Welding Fumes and Cancer: The New Research Will Surprise You
There are currently over 400,000 welders in the United States and the number keeps rising everyday. While welding is considered a source of income for many people, this new research from the International Agency for Research on Cancer should definitely make you take extra precautions if you’re a welder. The new research has found a linkage between welding and cancer.
According to the new research, welding fumes and UV radiation produced during welding activities pose a great health risk to welders. While the carcinogenicity of welding gases’ studies date back to 1989, back then they were classified as Group 2B. However, in March 2018, a group of scientists from different countries found that welding fumes and UV radiation can cause eye, lung and kidney cancers, hence being classified as Group 1 carcinogens. It doesn’t end there. Solvents such as trichloroethylene, which are used in cleaning metals while welding, have also shown to increase the risk of one getting kidney cancer. If you’ve wondered “does welding cause cancer”, there you have it. But how do you avoid these hazardous gases?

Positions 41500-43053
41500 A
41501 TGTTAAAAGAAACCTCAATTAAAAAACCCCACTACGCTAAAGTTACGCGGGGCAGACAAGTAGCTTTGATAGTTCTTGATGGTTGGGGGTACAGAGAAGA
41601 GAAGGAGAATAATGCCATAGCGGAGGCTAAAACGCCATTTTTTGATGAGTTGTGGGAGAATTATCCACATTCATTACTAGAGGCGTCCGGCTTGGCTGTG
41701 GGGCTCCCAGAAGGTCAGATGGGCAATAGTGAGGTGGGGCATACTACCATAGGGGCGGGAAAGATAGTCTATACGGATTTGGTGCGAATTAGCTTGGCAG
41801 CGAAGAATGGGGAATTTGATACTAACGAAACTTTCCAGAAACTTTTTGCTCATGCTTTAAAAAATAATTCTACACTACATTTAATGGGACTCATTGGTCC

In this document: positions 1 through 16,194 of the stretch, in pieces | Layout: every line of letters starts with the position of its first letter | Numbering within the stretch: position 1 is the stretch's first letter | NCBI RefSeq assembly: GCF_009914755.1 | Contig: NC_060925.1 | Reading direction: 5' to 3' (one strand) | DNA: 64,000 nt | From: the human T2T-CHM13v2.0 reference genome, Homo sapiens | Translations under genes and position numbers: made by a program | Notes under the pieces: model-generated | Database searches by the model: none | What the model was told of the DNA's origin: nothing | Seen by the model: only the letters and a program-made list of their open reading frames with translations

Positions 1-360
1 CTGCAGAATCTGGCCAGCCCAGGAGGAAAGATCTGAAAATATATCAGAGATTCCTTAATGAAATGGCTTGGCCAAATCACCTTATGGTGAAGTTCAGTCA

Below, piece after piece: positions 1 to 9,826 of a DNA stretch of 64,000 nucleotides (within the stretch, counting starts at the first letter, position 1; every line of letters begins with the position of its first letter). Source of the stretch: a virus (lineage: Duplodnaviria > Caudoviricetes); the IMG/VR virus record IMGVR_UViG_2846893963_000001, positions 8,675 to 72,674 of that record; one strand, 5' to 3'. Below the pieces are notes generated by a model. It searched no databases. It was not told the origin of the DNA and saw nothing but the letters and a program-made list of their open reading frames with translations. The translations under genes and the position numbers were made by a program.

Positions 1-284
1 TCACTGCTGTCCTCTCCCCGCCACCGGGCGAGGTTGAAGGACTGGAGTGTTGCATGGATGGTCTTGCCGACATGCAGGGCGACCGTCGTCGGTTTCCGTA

Having a fume filtration system at welding facilities is the first step in evading hazards of inhaling fumes.
Other welding hazards found in welding facilities
Fumes produced during welding are a complex combination of silicates, fluorides and metallic oxides. Apart from cancer, other health hazards of inhaling the fume include: nose, eye and throat irritation, dizziness, nausea, lung damage, stomach ulcers and suffocation. Having an efficient VOC air cleaner installed at your welding workplace is the best decision you can make for your health, your colleagues’ and your loved ones.
How to avoid dangers of welding fumes
- While at work, read the safety instructions by your manufacturer, safety procedures at work and safety data sheets (SDSs) to avoid dangers of welding gases.
- Replace welding solvents such as trichloroethylene with water-based or high flash point ones.
- Avoid welding on surfaces that are still wet after using degreasing solvents.
- Avoid welding close to degreasing baths.
- Avoid using chlorinated hydrocarbon degreasers.
- Ensure there’s enough ventilation at your welding facility so as to prevent oxygen displacement and prevent flammable atmospheres from forming up.
- Ensure you put on the appropriate respiratory protective equipment (RPE).
If you’re still not sure of how to protect yourself and your workmates from welding gases, learn more about why having a Fume Extraction System is important.